Committee hears from College of Policing, US Senator, and ‘big tech’ experts
The Communications and Digital Committee hears evidence from the College of Policing, a Republican senator as well as a shadow minister and the Director of the Centre for Policy Studies as part of its ongoing inquiry looking at freedom of expression online.
Likely topics for discussion and possible questions to the College of Policing include:
- Do the police have the skills and resources necessary to deal with crimes committed on social media?
- How do police judge whether a social media post is likely to stir up hatred? What is your view of the Law Commission’s proposal that, where intent to stir up hatred can be shown, there should be no requirement for the post to be insulting, abusive or threatening?
- To what extent do anonymity and pseudonymity on social media make it more difficult for the police to charge individuals?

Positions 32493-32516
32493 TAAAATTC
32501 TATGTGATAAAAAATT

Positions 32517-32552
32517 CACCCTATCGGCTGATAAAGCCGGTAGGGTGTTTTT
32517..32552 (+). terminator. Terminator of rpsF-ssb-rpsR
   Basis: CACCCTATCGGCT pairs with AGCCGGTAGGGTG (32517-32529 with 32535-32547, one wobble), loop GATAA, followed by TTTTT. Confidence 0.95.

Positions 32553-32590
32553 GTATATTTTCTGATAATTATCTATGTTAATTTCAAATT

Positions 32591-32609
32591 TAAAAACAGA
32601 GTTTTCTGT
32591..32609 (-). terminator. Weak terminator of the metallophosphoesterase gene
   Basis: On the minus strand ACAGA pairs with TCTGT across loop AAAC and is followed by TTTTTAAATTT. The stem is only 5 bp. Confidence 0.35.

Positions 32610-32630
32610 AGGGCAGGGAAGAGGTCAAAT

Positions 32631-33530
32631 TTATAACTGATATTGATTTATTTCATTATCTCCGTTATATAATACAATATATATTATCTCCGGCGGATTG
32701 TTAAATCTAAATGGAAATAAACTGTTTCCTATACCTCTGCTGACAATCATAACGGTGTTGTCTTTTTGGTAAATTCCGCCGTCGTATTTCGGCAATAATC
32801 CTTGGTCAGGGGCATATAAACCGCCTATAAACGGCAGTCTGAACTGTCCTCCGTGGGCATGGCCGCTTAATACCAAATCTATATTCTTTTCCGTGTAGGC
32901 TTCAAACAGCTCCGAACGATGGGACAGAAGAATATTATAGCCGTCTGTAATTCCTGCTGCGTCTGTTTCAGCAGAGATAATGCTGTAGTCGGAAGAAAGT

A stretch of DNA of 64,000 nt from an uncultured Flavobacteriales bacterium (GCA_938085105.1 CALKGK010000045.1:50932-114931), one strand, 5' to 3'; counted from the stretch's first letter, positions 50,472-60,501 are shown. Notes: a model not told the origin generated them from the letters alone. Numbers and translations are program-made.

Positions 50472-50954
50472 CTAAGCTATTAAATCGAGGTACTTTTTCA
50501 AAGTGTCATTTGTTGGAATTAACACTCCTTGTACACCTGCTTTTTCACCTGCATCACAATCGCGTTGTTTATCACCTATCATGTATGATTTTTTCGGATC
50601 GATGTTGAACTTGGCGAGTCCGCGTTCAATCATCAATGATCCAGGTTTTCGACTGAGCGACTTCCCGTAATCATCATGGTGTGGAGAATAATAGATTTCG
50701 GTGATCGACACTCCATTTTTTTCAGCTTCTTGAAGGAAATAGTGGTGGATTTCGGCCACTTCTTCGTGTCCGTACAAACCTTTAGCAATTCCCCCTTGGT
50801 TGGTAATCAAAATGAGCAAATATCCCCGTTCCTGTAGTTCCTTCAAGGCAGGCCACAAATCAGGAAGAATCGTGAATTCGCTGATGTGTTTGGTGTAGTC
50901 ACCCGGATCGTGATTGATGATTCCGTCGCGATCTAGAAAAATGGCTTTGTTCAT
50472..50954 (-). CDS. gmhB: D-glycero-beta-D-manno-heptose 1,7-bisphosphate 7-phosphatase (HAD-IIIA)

Likely topics for discussion and possible questions to Senator Marsha Blackburn include:
- How do the commercial and political interests of social media companies shape their approach to freedom of expression?
- How can governments ensure that regulation does not entrench the market power of the largest platforms?
Likely topics for discussion and possible questions to Chi Onwurah MP and Robert Colvile include:
- To what extent would changes to the design of platforms improve the quality of debate and discussion on social media? How could these changes be encouraged, and what are the obstacles to them?
- The founders of Facebook and Twitter have described their platforms as a digital ‘public square’. What should be the obligations associated with such a status?